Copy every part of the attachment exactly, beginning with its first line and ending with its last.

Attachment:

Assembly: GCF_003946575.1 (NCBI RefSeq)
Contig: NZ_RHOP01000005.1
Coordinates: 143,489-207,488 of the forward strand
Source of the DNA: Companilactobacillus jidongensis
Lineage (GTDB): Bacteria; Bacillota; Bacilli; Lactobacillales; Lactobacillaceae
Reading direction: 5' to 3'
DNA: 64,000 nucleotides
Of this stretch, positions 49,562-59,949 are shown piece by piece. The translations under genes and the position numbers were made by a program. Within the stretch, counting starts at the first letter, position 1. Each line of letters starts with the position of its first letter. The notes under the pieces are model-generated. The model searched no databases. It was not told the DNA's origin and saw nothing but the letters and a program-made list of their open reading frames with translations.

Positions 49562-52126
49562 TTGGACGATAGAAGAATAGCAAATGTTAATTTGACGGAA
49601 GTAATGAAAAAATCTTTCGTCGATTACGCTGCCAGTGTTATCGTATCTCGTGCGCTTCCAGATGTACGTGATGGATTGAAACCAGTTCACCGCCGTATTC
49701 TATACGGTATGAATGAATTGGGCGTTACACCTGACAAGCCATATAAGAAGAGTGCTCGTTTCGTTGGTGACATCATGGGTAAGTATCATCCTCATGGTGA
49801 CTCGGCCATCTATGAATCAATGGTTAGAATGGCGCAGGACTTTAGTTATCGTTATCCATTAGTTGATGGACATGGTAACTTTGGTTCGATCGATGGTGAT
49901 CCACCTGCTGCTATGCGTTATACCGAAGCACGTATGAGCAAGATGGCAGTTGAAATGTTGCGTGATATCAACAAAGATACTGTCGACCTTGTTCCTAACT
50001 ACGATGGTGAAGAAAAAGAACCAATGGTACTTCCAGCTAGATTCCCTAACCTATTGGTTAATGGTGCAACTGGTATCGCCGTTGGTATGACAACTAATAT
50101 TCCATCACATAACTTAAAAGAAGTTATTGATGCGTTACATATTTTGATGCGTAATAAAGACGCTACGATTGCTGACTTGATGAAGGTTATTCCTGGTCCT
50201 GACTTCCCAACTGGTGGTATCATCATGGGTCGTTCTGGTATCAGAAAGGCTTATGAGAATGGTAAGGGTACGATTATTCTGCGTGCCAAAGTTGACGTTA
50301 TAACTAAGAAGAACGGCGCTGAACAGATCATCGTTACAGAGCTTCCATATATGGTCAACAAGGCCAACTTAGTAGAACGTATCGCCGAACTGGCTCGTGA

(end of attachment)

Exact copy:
Assembly: GCF_003946575.1 (NCBI RefSeq)
Contig: NZ_RHOP01000005.1
Coordinates: 143,489-207,488 of the forward strand
Source of the DNA: Companilactobacillus jidongensis
Lineage (GTDB): Bacteria; Bacillota; Bacilli; Lactobacillales; Lactobacillaceae
Reading direction: 5' to 3'
DNA: 64,000 nucleotides
Of this stretch, positions 49,562-59,949 are shown piece by piece. The translations under genes and the position numbers were made by a program. Within the stretch, counting starts at the first letter, position 1. Each line of letters starts with the position of its first letter. The notes under the pieces are model-generated. The model searched no databases. It was not told the DNA's origin and saw nothing but the letters and a program-made list of their open reading frames with translations.

Positions 49562-52126
49562 TTGGACGATAGAAGAATAGCAAATGTTAATTTGACGGAA
49601 GTAATGAAAAAATCTTTCGTCGATTACGCTGCCAGTGTTATCGTATCTCGTGCGCTTCCAGATGTACGTGATGGATTGAAACCAGTTCACCGCCGTATTC
49701 TATACGGTATGAATGAATTGGGCGTTACACCTGACAAGCCATATAAGAAGAGTGCTCGTTTCGTTGGTGACATCATGGGTAAGTATCATCCTCATGGTGA
49801 CTCGGCCATCTATGAATCAATGGTTAGAATGGCGCAGGACTTTAGTTATCGTTATCCATTAGTTGATGGACATGGTAACTTTGGTTCGATCGATGGTGAT
49901 CCACCTGCTGCTATGCGTTATACCGAAGCACGTATGAGCAAGATGGCAGTTGAAATGTTGCGTGATATCAACAAAGATACTGTCGACCTTGTTCCTAACT
50001 ACGATGGTGAAGAAAAAGAACCAATGGTACTTCCAGCTAGATTCCCTAACCTATTGGTTAATGGTGCAACTGGTATCGCCGTTGGTATGACAACTAATAT
50101 TCCATCACATAACTTAAAAGAAGTTATTGATGCGTTACATATTTTGATGCGTAATAAAGACGCTACGATTGCTGACTTGATGAAGGTTATTCCTGGTCCT
50201 GACTTCCCAACTGGTGGTATCATCATGGGTCGTTCTGGTATCAGAAAGGCTTATGAGAATGGTAAGGGTACGATTATTCTGCGTGCCAAAGTTGACGTTA
50301 TAACTAAGAAGAACGGCGCTGAACAGATCATCGTTACAGAGCTTCCATATATGGTCAACAAGGCCAACTTAGTAGAACGTATCGCCGAACTGGCTCGTGA